look toward Monadnock’s silhouette

and remember all those mountains
you hoped to climb someday.

Discover what you have dropped
as you turn to descend the summit—

a silver spinner ring you fingered
the whole of your worried last year.

No more than a cherished token
now returned to this wild universe.

A small ‘O’ that the moon will find
shining silent in the litter of leaves.

The Silent Poem of the Forest
by bg Thurston

A lone bronze soldier greets us,
holding his rifle and patriotic flag
in a tribute to another Civil War.

Uncertain of boundaries, we follow
the snow-covered road that divides
a stark wilderness of oak and fir

until we enter stillness, undercut
by a low thrum of far-away traffic.
No birds can be heard, no whisper

of wind, only the crunch of boots
threading through monochromatic trees
left from last year’s logging. An upheaval

of wood settles into its new landscape
as we tread gently under widow-makers
and around trunks uprooted by storms.

Everywhere, stone walls remain
where hilly pastures once prevailed.
Through the pines, the sun burning—

as its molten glow sinks into the horizon
and though we know we should leave,
we persist despite frozen ink and fingers.

Before dusk, we return to the world
where history keeps on writing itself,
But these woods will call us back

to behold these places of furious beauty
where nature struggles to remind us—
here is where our true battles lie.

Niantic River Headwaters Community Forest, photo by Tinsley Hunsdorfer.

Niantic River Headwaters Community Forest

Located about five miles from Niantic Bay—into which the Niantic River flows—and the Connecticut coastline, the 200-acre Niantic River Headwaters Community Forest is home to the Niantic River’s early stages and a dramatic ridge line, as well as diverse wildlife, plant communities, wetland resources and topography. The conservation of Niantic River Headwaters Community Forest ensures that water flowing from a portion of the headwaters will continue to be filtered by the forest and natural wetland habitat, thereby helping to maintain water quality in the river’s estuary.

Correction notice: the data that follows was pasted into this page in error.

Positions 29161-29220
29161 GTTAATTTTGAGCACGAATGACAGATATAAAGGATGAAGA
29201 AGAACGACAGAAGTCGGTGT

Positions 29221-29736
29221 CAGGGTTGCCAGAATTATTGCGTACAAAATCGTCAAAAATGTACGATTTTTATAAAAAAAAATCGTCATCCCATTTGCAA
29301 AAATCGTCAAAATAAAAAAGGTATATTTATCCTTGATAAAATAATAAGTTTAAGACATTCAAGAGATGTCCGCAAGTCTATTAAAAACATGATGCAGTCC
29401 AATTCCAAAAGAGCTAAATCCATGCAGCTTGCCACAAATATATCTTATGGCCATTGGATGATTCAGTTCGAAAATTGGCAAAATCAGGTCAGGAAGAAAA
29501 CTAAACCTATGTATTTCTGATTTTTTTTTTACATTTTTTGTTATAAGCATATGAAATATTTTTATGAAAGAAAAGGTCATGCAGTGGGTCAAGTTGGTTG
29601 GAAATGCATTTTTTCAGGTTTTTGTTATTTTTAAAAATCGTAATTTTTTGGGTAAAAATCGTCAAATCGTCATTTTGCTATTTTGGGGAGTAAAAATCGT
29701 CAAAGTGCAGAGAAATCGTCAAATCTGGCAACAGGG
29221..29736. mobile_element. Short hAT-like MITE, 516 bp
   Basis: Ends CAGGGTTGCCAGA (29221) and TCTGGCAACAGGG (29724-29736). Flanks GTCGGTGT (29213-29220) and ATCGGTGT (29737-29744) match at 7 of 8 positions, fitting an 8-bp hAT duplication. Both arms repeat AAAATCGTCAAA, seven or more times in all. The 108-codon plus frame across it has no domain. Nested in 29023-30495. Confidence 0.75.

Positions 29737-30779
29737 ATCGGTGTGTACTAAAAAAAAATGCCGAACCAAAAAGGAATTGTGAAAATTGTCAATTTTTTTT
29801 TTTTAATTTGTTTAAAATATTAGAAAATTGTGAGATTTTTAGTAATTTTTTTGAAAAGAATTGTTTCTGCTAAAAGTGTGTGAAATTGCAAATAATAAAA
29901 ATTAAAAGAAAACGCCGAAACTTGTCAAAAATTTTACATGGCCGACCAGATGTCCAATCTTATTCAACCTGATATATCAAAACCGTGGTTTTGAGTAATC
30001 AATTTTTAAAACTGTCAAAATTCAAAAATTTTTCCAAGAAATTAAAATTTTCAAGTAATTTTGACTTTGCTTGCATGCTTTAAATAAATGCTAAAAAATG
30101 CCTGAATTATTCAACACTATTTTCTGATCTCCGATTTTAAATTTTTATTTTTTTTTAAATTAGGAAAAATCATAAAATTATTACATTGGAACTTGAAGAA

Space Between
by Lori Landau

Nothing more than wren singing,

nothing less.
in thicket of trees.

drinking the sound.

Ode to Robin
(State Bird Of Connecticut)
by Lori Landau

teach me
how to have wings
to soar over moss and stone
see the river whole
fly forward into light
disturbing nothing but air.

Some Things Cannot be Stolen
by Lori Landau

Green cordgrass slows
the banks of
long-neck waters
at the edge of trails,
ancestral home
to the Nehantic.

One third of these Wetlands stolen.
Settlers swindled the sacred stone
tore peace from the pines
plundered quarries, splintered trees.

Oak resisted
dug roots.
Nourished itself
in the brackish tide.

I traveled here from a distance
to witness resilience
be still with my losses

learn from this old tree

how to plant in shattered soil
and begin again.

Learn more about Writing the Land and explore the 10 other participating land trusts’ poems at

Poet Biographies

Lori Landau (She/her, Ki/Kin) is an interdisciplinary artist. Her work is grounded in her contemplative practices and training in compassionate integrity. Her writing can be found in a variety of magazines, anthologies and blogs, and her art has been shown on both coasts. She holds an MFA in Interdisciplinary Arts from Goddard College with a concentration in Decolonial Arts Praxis.

bg Thurston now lives on a farm in Warwick, Massachusetts. In 2002, she received an MFA in Poetry from Vermont College and she has taught poetry at Lasalle College, online at Vermont College, and currently teaches poetry workshops. Her first book, Saving the Lamb (Finishing Line Press) was a Massachusetts Book Awards highly recommended reading choice. Her second book, Nightwalking, was released in 2011 by Haleys.